It is better to use a hosted solution on the cloud, rather than running your own IaaS – based solution even if it gives you the same result. You will not only benefit from a financial point of view but will also save yourself the pain of managing everything by yourself.
Some of the most popular hosted cloud Kubernetes solutions include:
Google Kubernetes Engine – This product from Google is one of the most robust managed Kubernetes clusters available in the market. You pay for the worker nodes and a $0.10/cluster/hour management charge. The best part is that with Google Anthos, you can also run GKE on premises. I will come to that later.
Azure Kubernetes Service – AKS is Azure’s managed Kubernetes offering. The best part of AKS is that Microsoft charges no cluster management charge for running your cluster. You only pay for the worker nodes and network resources you use. They are also cheap in the long run if you want to use committed use discounts or already are a Microsoft partner.
Amazon Elastic Kubernetes Service – AWS had its Elastic Container Service for a while, but they have now placed their bet on Kubernetes and EKS is evolving quite a bit. It is priced competitively and charges a $0.10/cluster/hour management charge, plus the worker node and other infra costs similar to Google.
There are other Kubernetes solutions available from different clouds, but I will not cover all of them as we need to look into other scenarios.
Are you running on premises?
On-premises infra is a second-class citizen in the Kubernetes landscape. It’s not that Kubernetes does not run on premises, but it does not provide out-of-the-box features that it allows for typically when it runs on the cloud. For example, it cannot spin Load Balancer services for you or claim dynamic, persistent volumes in the default setup. If you have a virtualized infrastructure on premises, there are controllers available for VMware and VSphere that can help you achieve that capability. However, as they aren’t widely used, they require skilled resources to maintain.
Though I would recommend moving to the cloud if possible, if regulatory or security reasons constrain you, there are a lot of turnkey solutions available for the on-premises market:
Google Kubernetes Engine on Anthos – Anthos is an application management platform provided by Google that you can install on your on-premises infrastructure to convert it into an environment consistent with the cloud. Once you have Anthos installed, you can run GKE over it just as you would run on the cloud.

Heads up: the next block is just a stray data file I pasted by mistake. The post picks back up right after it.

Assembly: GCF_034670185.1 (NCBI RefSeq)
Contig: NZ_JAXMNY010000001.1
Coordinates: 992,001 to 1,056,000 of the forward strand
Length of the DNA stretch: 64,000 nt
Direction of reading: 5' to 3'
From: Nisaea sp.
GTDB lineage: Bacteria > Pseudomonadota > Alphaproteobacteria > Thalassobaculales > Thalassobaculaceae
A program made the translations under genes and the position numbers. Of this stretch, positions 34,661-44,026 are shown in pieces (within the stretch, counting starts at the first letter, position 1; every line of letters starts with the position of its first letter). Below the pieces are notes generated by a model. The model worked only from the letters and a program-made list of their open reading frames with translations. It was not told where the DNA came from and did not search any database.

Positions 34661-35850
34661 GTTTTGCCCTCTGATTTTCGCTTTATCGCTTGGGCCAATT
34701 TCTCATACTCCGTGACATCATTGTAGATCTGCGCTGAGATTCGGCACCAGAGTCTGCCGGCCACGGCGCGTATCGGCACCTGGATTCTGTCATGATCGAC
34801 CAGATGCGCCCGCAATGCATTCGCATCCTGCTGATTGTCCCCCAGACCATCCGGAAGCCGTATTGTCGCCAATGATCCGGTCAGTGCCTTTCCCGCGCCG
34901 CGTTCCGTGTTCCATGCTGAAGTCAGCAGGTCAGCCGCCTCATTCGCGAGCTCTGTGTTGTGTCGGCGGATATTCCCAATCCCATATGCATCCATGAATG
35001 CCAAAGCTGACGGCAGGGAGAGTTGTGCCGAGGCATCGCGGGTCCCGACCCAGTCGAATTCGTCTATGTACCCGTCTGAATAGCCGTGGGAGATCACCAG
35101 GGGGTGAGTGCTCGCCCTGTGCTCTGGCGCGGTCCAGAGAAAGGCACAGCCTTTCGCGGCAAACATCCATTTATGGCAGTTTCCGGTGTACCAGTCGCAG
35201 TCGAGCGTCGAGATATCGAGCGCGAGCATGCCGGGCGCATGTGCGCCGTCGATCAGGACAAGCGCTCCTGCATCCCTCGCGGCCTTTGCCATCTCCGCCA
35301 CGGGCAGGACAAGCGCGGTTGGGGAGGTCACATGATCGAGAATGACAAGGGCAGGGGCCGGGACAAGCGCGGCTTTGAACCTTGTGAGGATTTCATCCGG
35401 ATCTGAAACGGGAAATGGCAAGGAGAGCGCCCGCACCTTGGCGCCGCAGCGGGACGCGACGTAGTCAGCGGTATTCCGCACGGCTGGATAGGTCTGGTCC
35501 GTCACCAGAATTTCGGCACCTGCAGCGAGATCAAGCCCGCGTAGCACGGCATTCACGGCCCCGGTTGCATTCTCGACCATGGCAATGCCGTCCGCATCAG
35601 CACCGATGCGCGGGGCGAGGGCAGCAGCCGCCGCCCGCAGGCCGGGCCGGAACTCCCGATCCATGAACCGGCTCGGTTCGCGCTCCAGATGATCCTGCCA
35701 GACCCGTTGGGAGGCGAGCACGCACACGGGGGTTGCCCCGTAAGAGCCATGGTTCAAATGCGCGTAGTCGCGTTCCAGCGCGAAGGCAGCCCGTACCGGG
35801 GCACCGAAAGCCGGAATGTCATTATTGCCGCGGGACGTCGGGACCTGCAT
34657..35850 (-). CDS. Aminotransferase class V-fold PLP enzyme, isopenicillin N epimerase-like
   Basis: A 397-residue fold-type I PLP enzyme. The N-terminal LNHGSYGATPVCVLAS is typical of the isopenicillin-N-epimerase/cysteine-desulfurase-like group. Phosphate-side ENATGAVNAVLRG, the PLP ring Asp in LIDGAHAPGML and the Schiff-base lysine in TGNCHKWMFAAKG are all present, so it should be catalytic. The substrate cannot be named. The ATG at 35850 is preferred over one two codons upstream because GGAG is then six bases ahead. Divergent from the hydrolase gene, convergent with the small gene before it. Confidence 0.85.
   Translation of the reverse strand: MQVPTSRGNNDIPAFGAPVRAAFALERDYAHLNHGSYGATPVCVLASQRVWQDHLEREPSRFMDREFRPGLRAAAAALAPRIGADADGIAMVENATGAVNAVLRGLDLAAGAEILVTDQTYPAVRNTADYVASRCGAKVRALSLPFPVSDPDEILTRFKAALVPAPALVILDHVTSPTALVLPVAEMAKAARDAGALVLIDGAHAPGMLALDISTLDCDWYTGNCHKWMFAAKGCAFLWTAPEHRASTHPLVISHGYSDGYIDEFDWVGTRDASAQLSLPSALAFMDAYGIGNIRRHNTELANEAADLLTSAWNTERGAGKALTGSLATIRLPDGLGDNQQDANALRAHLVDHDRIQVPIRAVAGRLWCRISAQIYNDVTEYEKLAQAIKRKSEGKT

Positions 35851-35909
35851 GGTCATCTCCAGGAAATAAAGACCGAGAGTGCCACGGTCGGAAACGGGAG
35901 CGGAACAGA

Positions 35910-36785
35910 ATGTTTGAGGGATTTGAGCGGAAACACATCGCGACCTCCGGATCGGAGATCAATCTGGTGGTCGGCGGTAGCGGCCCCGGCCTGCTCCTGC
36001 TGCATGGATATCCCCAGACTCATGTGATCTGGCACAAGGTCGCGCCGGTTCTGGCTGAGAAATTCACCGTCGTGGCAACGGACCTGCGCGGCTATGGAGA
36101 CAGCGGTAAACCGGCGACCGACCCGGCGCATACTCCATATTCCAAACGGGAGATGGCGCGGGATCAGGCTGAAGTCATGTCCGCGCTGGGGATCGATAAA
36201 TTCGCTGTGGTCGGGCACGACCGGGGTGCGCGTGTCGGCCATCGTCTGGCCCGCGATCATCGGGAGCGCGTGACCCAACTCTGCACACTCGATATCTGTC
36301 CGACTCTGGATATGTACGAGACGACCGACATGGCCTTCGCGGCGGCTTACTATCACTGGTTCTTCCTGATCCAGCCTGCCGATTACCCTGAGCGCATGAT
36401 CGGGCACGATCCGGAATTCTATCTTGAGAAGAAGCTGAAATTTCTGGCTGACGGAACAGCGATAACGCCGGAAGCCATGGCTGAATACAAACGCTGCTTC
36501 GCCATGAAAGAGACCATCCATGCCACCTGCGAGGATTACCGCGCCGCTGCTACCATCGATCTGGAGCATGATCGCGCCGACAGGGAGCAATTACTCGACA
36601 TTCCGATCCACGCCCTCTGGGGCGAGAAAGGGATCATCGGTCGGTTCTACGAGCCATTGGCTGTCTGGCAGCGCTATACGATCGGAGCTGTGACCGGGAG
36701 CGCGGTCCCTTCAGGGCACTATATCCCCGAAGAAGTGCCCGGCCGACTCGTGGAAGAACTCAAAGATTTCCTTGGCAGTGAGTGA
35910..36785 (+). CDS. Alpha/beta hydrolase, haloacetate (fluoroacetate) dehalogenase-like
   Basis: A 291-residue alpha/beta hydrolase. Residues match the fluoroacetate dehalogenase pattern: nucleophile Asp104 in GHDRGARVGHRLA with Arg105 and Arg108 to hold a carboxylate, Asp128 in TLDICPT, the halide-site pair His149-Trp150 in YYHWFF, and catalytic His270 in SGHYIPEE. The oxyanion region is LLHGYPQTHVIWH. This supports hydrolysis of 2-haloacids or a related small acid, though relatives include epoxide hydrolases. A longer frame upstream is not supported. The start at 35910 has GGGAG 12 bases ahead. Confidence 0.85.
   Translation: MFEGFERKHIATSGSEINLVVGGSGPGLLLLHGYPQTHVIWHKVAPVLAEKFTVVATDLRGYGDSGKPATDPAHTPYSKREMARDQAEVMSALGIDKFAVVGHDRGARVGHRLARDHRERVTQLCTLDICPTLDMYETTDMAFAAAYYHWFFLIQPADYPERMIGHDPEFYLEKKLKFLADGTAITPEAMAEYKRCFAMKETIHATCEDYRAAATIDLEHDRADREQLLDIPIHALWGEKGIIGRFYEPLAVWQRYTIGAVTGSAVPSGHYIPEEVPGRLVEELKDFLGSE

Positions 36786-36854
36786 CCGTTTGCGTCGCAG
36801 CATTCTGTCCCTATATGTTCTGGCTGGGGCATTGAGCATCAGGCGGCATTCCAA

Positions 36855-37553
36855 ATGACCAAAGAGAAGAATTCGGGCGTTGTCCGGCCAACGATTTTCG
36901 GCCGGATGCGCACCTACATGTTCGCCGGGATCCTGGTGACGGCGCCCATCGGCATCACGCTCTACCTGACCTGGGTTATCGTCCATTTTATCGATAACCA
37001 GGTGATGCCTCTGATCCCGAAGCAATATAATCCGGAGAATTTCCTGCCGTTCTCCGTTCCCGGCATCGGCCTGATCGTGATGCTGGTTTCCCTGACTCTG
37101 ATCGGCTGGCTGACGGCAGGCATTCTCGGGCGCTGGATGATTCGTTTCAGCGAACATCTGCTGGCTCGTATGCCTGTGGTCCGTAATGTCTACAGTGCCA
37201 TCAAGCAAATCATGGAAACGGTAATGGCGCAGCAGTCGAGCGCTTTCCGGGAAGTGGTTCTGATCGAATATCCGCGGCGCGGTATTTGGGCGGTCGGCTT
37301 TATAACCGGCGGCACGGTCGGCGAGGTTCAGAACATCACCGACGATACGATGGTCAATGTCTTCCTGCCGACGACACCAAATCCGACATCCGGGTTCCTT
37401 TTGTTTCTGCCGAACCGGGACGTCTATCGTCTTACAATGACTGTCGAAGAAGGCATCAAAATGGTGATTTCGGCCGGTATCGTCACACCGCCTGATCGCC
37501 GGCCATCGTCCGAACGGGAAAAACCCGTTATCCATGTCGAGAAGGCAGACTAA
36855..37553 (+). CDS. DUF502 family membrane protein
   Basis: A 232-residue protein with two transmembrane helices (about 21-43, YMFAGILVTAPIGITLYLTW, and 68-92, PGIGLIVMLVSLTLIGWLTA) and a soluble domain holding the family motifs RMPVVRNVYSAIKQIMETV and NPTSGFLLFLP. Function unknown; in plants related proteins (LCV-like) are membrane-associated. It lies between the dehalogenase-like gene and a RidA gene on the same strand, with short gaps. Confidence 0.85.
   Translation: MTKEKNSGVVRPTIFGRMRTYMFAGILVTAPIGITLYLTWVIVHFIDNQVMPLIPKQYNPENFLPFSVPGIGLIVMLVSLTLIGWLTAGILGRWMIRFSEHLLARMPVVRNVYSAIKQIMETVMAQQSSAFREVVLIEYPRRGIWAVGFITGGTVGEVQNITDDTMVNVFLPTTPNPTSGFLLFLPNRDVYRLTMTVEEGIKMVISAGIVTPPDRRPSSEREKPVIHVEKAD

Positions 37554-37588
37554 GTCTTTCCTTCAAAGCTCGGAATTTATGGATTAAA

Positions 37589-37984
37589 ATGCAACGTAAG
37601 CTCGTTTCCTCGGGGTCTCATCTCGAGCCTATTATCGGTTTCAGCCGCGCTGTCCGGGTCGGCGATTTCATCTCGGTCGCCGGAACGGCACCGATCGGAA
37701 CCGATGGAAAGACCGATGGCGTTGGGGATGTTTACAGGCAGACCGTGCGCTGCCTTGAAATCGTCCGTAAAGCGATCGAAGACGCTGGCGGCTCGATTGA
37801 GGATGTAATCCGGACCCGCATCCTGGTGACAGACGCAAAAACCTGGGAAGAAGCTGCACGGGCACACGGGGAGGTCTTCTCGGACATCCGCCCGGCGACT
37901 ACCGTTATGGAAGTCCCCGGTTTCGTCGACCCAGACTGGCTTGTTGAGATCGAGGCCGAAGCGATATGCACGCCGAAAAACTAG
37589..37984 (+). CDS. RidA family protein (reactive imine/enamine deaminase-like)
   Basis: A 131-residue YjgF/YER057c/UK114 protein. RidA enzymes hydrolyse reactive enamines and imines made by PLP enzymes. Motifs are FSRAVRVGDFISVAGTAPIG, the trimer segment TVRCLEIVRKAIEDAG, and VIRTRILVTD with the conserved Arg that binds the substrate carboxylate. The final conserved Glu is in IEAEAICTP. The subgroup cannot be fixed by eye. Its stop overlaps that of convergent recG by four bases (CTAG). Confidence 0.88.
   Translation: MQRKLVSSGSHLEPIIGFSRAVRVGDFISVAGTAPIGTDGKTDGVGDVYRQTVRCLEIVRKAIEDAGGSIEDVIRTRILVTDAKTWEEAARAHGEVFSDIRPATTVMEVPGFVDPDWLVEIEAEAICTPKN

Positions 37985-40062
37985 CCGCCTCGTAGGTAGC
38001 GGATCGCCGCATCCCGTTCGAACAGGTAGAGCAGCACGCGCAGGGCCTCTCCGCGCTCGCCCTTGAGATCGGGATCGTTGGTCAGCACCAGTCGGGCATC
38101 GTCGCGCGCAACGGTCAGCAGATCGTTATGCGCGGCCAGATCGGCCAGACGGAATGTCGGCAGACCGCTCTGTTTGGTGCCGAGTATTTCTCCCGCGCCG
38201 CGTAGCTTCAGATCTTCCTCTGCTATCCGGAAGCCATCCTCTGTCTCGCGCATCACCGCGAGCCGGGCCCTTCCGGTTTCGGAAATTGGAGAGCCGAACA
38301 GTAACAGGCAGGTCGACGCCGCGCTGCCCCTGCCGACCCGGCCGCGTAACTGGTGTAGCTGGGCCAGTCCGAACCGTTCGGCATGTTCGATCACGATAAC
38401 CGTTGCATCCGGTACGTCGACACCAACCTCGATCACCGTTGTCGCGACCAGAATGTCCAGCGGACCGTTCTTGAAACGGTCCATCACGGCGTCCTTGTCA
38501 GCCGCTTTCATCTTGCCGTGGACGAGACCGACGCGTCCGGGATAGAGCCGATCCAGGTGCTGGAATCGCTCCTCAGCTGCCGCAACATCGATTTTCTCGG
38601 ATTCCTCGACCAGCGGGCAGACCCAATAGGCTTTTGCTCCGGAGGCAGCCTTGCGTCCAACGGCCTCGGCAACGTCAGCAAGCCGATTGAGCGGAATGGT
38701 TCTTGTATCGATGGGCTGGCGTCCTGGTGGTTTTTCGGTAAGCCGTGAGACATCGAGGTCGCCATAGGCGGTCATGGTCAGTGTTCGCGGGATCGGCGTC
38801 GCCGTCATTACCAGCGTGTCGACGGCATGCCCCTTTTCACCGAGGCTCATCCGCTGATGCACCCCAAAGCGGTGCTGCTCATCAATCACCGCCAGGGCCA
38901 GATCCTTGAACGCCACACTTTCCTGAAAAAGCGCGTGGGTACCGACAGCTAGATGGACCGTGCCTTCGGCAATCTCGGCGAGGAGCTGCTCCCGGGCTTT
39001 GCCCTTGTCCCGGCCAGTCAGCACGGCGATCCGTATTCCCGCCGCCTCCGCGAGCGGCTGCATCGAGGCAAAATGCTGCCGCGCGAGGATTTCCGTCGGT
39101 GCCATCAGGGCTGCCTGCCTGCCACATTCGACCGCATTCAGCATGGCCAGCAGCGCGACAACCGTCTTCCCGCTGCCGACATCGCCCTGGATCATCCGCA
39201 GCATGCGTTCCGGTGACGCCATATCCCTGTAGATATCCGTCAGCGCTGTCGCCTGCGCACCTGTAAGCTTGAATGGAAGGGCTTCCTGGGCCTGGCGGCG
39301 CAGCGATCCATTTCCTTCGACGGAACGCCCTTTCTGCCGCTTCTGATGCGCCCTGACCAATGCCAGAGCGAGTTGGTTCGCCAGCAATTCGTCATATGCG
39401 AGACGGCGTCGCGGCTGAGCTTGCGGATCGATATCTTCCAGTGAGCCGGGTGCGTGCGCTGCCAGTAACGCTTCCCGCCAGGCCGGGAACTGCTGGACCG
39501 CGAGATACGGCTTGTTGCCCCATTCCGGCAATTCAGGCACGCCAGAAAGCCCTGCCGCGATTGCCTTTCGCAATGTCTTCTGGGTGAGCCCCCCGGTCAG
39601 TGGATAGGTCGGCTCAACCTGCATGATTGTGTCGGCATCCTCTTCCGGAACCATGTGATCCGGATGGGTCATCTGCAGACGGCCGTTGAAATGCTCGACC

OpenShift – Red Hat’s OpenShift is one of the most popular on-premises Kubernetes installations in the market that allows you to secure your containerized applications out of the box. OpenShift is built for the enterprise, and they have high regard for security – but at the expense of flexibility. They are a bit on the expensive side and mainly targeted for enterprises.
Rancher – Rancher is a management solution over Kubernetes that helps you manage Kubernetes applications on premises and on the cloud through a single control plane. While you can use Rancher to manage your cloud setups, on the on-premises sites, you can use Rancher’s Kubernetes Engine (RKE), which is a Rancher- managed Kubernetes cluster created via the Rancher UI rather than more complicated methods. You can pick and choose standard features and toggle them on and off with just a click of a button.
If you still choose to DIY, make sure that you use tools such as kubeadm, kops, or kubespray for that. They ensure that you run a standard setup. You should also look at various aspects for ensuring production readiness and run conformance and security testing for your cluster as most issues would be covered in them.
For more information on Kubernetes Platform and use cases, please reach out to me via my Expert Connect profile or LinkedIn.
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Things to consider while selecting a Kubernetes platform